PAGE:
Going Digital With Old Photographs

Post 3

I heard you want to become a photo preservation expert, or maybe just preservation savvy. Great! This and future posts will show you a few things you will want to know.

The basic goals of preserving older photographs are:

·      Goal I: Create beautiful original or restored digital images.

·      Goal II: Preserve original images and keepsakes in the best way possible.

Why Go Digital?

Digital images are easy to share, move and store in multiple places. Images that are shared are enjoyed! Digital images can be saved on different computers, hard drives, clouds, and servers.

CDs and DVDs

You didn’t mention storage on CDs or DVDs, you may be thinking. You are right. As I write this post, CDs and DVDs are going the way of 8-tracks, laser discs, videos and VCRs. Computers are being made without the large disc drives. Why? CDs and DVDs are more and more limited in the amount of space they hold. They also get damaged and broken easily. Even if you are storing them properly, the discs are deteriorating and will eventually be unusable. The official term is "disc rot". I am personally working right now to move all my images saved on disc to various hard drives and cloud management systems. I recommend you do the same.

Digital Copies in Many Places

Whether you want privacy or sharing and enjoying with as many people as possible, digital images stored in many different places are less likely to be lost. Paper and other materials will eventually deteriorate, so creating a digital image provides a way for potentially greater longevity. It is an important part of the preservation of the photograph and of history. Keep digital copies of the same image in different places. That way you always have a back-up somewhere.

How To Go Digital

There are many different ways to get your photographs into digital format. How you do it will get you different results. Some methods are better than others for specific situations. If you have lots of loose photographs you want to make digital, investing in a quality scanner is a really good idea. If you have an image that is behind glass and you don’t want to or are unable to remove the image from the glass, taking a picture with your digital camera may be the best way to get what you need. (Side note* Be careful with the flash. More information on how to take these kinds of pictures in future posts.) If you have an image that needs delicate handling, taking a photograph of it may also be the best method to preserving the original image.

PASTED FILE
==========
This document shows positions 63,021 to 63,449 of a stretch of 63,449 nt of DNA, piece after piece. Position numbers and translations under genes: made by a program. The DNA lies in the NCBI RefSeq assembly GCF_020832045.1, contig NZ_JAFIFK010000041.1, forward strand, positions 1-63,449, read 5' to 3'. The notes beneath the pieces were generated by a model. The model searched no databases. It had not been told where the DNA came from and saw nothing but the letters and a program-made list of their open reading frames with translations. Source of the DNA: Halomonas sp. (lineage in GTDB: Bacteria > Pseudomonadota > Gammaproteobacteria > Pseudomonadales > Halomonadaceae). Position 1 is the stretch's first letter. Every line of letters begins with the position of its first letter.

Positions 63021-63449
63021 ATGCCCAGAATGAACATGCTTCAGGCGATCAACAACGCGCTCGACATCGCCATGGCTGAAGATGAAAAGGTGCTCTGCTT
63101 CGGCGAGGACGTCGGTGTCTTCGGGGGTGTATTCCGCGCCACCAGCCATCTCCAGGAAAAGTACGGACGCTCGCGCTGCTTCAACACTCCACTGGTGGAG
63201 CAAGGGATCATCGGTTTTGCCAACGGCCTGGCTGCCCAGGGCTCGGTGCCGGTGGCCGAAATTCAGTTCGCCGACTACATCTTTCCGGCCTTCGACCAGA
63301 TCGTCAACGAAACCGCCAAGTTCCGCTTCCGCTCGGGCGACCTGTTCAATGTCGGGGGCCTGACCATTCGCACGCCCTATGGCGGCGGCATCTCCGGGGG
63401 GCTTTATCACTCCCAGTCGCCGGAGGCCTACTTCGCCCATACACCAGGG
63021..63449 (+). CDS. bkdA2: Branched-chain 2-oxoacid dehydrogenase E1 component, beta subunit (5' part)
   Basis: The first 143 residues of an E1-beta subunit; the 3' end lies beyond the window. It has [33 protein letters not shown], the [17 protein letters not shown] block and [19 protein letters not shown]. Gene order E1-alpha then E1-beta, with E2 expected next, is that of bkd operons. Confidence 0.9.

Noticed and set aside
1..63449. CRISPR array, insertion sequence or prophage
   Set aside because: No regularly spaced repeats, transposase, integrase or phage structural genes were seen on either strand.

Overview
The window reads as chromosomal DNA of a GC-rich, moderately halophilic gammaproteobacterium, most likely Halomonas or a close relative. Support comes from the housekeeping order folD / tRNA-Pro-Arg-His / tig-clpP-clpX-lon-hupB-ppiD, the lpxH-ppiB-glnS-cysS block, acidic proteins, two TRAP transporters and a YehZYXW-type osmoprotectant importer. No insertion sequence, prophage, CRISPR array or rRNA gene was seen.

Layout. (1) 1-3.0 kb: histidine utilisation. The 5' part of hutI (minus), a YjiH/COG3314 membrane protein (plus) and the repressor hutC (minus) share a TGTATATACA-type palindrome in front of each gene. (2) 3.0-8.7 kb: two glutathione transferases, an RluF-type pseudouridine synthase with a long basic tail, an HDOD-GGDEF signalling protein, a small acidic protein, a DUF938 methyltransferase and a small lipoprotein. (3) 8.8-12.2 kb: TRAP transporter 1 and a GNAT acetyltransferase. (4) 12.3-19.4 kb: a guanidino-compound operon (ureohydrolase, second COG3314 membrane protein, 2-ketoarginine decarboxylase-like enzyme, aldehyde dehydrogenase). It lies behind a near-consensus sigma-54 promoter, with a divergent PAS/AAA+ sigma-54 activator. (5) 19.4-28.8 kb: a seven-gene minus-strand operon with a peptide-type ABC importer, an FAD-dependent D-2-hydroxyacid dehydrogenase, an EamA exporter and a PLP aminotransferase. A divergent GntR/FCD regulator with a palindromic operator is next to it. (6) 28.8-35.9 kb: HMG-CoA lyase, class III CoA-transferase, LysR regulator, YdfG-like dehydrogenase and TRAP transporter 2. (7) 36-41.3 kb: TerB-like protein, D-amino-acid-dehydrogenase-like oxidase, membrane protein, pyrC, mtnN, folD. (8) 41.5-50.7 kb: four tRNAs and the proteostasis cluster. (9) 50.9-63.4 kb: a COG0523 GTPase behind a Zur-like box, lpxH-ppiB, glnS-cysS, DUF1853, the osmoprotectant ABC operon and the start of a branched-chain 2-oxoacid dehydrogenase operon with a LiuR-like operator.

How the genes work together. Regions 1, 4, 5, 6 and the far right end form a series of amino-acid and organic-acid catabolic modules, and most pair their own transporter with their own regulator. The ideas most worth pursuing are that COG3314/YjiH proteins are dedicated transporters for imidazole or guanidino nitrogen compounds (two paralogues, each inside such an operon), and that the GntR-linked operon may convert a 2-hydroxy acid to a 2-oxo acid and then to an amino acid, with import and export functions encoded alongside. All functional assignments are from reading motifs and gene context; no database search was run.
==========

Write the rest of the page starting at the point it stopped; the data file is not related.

Photocopies Are Like Fingernails On A Chalkboard

The quality of the scanner is important. That is partly why making photocopies is not recommended for pictures. Photocopy scanners are not set up for fine detail. If you choose to make photocopies, you lose detail and resolution (clarity of the image). Not to mention you end up with another deteriorating paper, the printed photocopy is usually on low-quality high-acid-content paper and the ink colors don’t match the original image. If you have a photocopier handy, I DO recommend photocopying the backs of old pictures that have been written on. 

If you do have a scanner, scan the backs of the photographs after scanning the front. The handwriting and the information written on the backs of these pictures are just as important a part of the image preservation process.

Feeling overwhelmed and thinking you may not want to do this yourself? See the next post on what to look for in a professional conservator.

Next Post: Preserving Heritage Photographs &  Going With A Pro

Previous Posts in Series:

Jennifer Apffel is a photographer with over a decade of experience in portrait, event, and product photography. She also does freelance graphic design and fine art. For more check out,, or look for her on